Conditions in the housing market vary considerably around the country. In some markets, conditions have strengthened further and prices are rising briskly. In other markets, prices are declining. In the eastern capital cities, a considerable additional supply of apartments is scheduled to come on stream over the next couple of years. Growth in rents is the slowest for a couple of decades. Borrowing for housing has picked up a little, with stronger demand by investors. With leverage increasing, supervisory measures have strengthened lending standards and some lenders are taking a more cautious attitude to lending in certain segments.

Taking account of the available information, and having eased monetary policy in 2016, the Board judged that holding the stance of policy unchanged at this meeting would be consistent with sustainable growth in the economy and achieving the inflation target over time.




Thursday February 02 2017
Australia Posts Largest Trade Surplus On Record
ABS l Rida Husna | rida@tradingeconomics.com

Australia's trade surplus widened 72 percent to AUD 3.51 billion in December 2016 from an upwardly revised AUD 2.04 billion surplus in November and beating market expectations of AUD 2.20 billion. It was the largest surplus on record, as exports rose by 5 percent from the previous month while imports advanced at a slower 1 percent.

Between November and December 2016, goods and services credits rose AUD 1.68 billion, or 5 percent, to AUD 32.63 billion. Exports rose for: Non-rural goods (AUD 1.25 billion, or 6 percent); non-monetary gold (AUD 0.32 billion, or 23 percent); rural goods (AUD 0.1 billion, or 3 percent); and net exports of goods under merchanting (AUD 1 million, or 20 percent). Services credits rose AUD 6 million.

Goods and services imports rose AUD 0.21 billion, or 1 percent, to AUD 29.12 billion. Imports rose for: Consumption goods (AUD 0.16 billion, or 2 percent); intermediate and other merchandise goods (AUD 0.13 billion, or 2 percent); and non-monetary gold (AUD 4 million, or 1 percent). By contrast, purchases of capital goods fell AUD 0.13 billion, or 2 percent. Services debits rose AUD 42 million, or 1 percent.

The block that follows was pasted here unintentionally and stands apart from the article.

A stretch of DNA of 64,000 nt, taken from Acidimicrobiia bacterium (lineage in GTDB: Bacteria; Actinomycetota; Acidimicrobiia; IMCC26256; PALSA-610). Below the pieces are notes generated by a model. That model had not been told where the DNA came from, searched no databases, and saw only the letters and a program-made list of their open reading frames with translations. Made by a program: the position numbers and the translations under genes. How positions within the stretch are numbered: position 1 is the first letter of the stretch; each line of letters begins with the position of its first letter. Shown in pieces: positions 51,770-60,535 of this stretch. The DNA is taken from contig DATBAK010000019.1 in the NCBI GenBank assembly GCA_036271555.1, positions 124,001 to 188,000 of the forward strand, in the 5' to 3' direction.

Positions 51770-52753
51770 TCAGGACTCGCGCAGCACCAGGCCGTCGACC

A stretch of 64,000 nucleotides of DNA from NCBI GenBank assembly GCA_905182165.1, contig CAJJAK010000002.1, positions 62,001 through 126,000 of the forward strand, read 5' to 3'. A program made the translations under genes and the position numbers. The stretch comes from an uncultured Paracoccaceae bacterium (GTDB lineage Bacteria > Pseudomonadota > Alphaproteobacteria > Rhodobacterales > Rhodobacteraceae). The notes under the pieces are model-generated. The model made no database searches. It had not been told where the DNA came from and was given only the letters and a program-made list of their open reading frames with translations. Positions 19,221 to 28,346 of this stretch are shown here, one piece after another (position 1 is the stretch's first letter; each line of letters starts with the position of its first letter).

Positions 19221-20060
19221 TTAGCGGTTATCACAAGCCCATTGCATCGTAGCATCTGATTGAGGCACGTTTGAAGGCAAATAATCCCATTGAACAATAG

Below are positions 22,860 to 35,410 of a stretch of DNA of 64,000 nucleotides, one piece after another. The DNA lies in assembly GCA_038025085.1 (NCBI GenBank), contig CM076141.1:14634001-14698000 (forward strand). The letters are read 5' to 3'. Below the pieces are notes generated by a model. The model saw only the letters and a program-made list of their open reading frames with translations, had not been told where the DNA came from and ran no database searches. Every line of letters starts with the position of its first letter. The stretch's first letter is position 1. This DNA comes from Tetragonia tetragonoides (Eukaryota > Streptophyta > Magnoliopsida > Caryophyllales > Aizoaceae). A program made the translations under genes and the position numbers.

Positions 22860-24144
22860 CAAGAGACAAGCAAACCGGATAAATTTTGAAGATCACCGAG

Considering 2016 full year, the trade deficit dropped 63 percent to AUD 13.6 billion from AUD 37.0 billion in 2015, as goods and services credits increased AUD 13.3 billion, or 4 percent, while goods and services debits fell AUD 10.1 billion, or 3 percent.





Wednesday January 25 2017
Australia Inflation Rate Slightly Below Estimates in Q4
ABS l Rida Husna | rida@tradingeconomics.com

Consumer prices in Australia rose 1.5 percent through the year to the fourth quarter of 2016 from 1.3 percent in the September quarter while markets expected a 1.6 percent rise. It was the highest inflation rate since the December quarter 2015, as a faster increase in prices of food and housing offset a drop in cost of transport.

Year-on-year, cost increased for: food and non-alcoholic beverages (1.8 percent from 1.5 percent in the September quarter), alcohol and tobacco (5.9 percent from 5.7 percent), housing (1.9 percent from 1.8 percent), furnishing, household equipment and services (0.6 percent from 1.9 percent), health (3.7 percent from 3.9 percent), education (3.3 percent from 3.3 percent) and insurance and financial services (2.7 percent from 2.9 percent). In contrast, cost declined for: clothing and footwear (-0.9 percent from 1.2 percent), financial services (2.9 percent from 2.4 percent), transport (-0.3 percent from 3.4 percent), communication (-5.9 percent from -7.5 percent) and recreation and culture (-0.5 percent from 0.6 percent).